F1: Lewis Hamilton Edges Toward Sixth Drivers’ Title With Mexican Grand Prix Win

Superior strategy and steely focus netted Hamilton yet another Grand Prix win on a track where Red Bull and Ferrari had the advantage.

byJames Gilboy| UPDATED Oct 28, 2019 12:41 AM
F1: Lewis Hamilton Edges Toward Sixth Drivers’ Title With Mexican Grand Prix Win

Mercedes-AMG Formula 1 driver Lewis Hamilton benefited from strong race strategy to win the 2019 Mexican Grand Prix, putting the Brit within spitting distance of a sixth Drivers' Title.

Hamilton shared the second row with Max Verstappen, who started fourth after a penalty that took away his pole position. The two clashed behind the leading Ferraris in turn two, making contact twice before running across the grass, losing positions and leaving debris behind. Race control triggered a Virtual Safety Car, which it lifted after cleanup concluded.

Verstappen's ill fortune continued when he lunged up the inside of Valtteri Bottas in the stadium section on lap four, his right rear tire contacting the Mercedes' front wing. A puncture developed on the start-finish straight, and Bottas breezed back past and through Lando Norris into P6 as Verstappen crawled to the pits. A set of hard tires later, Verstappen re-entered the race last.

Leclerc leapt onto a two-stop strategy after 15 laps, refreshing his medium tires. Sebastian Vettel reported his tires to be "peachy," and stayed out, dangling the race lead in front of Hamilton. The Brit didn't take the bait, and instead mounted a one-stop offensive, switching to hard tires after 23 laps.

Verstappen rejoined the points finishers on lap 31, taking 10th from Carlos Sainz on his swim upstream. Shortly after the 71-lap race's halfway point, Bottas and Vettel swapped to hard tires to finish out the Grand Prix. Leclerc followed on lap 43, but his stop went awry when a wheel wasn't tightened properly on his car, delaying his getaway by multiple seconds. His was the third disastrous pit stop following those afflicting Norris and Antonio Giovinazzi, each of whom tried to leave their pit boxes—but not the pit lane itself—with loose wheels, caught on each occasion.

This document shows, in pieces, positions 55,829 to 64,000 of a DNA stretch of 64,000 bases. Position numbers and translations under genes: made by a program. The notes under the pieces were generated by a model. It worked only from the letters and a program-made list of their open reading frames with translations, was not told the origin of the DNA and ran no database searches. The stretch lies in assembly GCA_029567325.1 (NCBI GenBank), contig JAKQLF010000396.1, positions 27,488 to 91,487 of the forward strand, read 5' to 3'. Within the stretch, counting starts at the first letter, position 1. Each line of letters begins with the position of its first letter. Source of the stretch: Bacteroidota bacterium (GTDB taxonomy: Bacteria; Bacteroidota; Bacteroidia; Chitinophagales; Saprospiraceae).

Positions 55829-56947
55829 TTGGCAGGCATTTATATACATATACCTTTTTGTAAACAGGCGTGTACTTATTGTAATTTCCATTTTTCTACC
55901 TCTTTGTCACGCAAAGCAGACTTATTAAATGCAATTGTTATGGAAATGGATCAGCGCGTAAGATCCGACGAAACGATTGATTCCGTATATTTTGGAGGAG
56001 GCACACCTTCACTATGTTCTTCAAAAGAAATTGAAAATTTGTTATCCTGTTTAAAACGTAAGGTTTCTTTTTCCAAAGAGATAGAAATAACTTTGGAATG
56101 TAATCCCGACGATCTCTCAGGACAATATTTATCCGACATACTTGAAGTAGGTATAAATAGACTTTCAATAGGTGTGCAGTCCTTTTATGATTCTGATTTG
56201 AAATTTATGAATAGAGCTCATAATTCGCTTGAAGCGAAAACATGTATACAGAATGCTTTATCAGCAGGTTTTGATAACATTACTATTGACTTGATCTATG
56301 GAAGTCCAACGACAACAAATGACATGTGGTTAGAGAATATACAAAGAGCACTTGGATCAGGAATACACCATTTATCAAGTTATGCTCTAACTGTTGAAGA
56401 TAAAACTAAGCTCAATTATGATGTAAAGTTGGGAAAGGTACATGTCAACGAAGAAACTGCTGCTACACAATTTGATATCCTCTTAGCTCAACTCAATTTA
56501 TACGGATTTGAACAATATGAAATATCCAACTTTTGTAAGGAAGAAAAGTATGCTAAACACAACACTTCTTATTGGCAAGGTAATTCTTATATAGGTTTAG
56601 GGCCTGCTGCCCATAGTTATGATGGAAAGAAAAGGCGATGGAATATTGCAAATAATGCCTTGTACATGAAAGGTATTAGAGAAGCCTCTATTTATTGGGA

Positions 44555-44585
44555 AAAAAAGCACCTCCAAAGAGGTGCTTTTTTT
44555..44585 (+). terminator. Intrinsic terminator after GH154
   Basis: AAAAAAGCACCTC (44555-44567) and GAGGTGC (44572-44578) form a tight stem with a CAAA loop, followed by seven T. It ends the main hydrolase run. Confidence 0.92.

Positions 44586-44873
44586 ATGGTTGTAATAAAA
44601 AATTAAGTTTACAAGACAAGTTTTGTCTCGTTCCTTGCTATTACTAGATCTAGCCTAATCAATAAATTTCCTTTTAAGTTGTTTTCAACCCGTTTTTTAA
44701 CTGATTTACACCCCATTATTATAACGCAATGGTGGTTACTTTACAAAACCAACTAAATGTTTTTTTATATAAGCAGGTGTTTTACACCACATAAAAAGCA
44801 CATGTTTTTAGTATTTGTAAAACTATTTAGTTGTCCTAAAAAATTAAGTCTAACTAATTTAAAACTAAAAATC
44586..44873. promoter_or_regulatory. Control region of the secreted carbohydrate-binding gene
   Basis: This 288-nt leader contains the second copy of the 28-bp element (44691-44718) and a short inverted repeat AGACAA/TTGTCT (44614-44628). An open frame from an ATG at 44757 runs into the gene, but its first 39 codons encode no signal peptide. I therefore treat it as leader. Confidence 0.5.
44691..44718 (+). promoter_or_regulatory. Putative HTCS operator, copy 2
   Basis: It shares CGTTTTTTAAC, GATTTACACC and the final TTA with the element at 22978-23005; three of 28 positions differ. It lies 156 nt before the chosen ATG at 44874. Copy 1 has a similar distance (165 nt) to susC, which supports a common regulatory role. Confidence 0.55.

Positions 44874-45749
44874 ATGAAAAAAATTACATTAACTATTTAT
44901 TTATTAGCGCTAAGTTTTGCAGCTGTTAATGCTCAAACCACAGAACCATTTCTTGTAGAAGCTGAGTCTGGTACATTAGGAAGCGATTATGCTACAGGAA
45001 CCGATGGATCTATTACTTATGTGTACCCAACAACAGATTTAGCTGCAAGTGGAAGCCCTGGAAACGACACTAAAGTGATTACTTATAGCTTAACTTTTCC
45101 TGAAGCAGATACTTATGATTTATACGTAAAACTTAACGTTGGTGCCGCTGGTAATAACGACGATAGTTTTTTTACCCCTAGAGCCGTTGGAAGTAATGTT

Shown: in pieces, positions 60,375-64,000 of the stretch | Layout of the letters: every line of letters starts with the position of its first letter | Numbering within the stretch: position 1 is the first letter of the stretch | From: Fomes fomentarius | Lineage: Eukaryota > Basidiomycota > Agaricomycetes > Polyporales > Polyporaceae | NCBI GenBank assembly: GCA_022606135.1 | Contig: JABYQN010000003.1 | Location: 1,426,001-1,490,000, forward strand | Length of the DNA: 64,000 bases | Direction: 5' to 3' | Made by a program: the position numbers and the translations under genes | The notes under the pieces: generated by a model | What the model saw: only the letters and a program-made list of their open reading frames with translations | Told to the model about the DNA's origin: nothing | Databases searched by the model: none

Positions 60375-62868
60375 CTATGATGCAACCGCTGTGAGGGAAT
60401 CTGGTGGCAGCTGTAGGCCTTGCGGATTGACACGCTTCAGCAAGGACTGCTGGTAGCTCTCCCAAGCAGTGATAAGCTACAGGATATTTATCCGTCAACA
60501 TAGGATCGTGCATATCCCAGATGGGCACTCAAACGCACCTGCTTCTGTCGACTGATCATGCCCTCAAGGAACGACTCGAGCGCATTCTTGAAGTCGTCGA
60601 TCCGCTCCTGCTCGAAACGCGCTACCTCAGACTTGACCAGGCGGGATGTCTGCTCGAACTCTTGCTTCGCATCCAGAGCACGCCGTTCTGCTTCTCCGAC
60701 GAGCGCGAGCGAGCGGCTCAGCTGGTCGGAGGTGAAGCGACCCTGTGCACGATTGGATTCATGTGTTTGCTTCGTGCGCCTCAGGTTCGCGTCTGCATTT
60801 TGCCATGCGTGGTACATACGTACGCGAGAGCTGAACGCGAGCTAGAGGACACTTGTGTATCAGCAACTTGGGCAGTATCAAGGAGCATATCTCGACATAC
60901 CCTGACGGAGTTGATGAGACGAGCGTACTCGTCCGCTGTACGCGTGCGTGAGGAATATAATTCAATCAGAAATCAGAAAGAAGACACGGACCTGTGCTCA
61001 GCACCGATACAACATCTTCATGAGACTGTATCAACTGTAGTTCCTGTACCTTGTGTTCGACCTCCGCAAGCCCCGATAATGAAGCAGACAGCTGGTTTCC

Though the pit snafu didn't actually change where Leclerc re-entered the race, it may have defined where he finished it: Off the podium. Save for when Alexander Albon pitted the lap after Leclerc, the top five saw no change of position for the remainder of the race. Highlights included Kimi Räikkönen's retirement and a rare, spectacular failure at an overtake by Daniel Ricciardo, who flew past Sergio Perez into turn one while executing his famous braking dive, with the front right locked up and brake dust billowing from his wheels.

Hamilton topped the podium ahead of Vettel and Bottas, though it was sixth-placed Verstappen who took the Driver of the Day vote for his comeback from dead last. While Ferrari's rising star Leclerc may not have finished on the podium, his pole here marks his seventh this season, the most for a Ferrari driver since Michael Schumacher in 2004.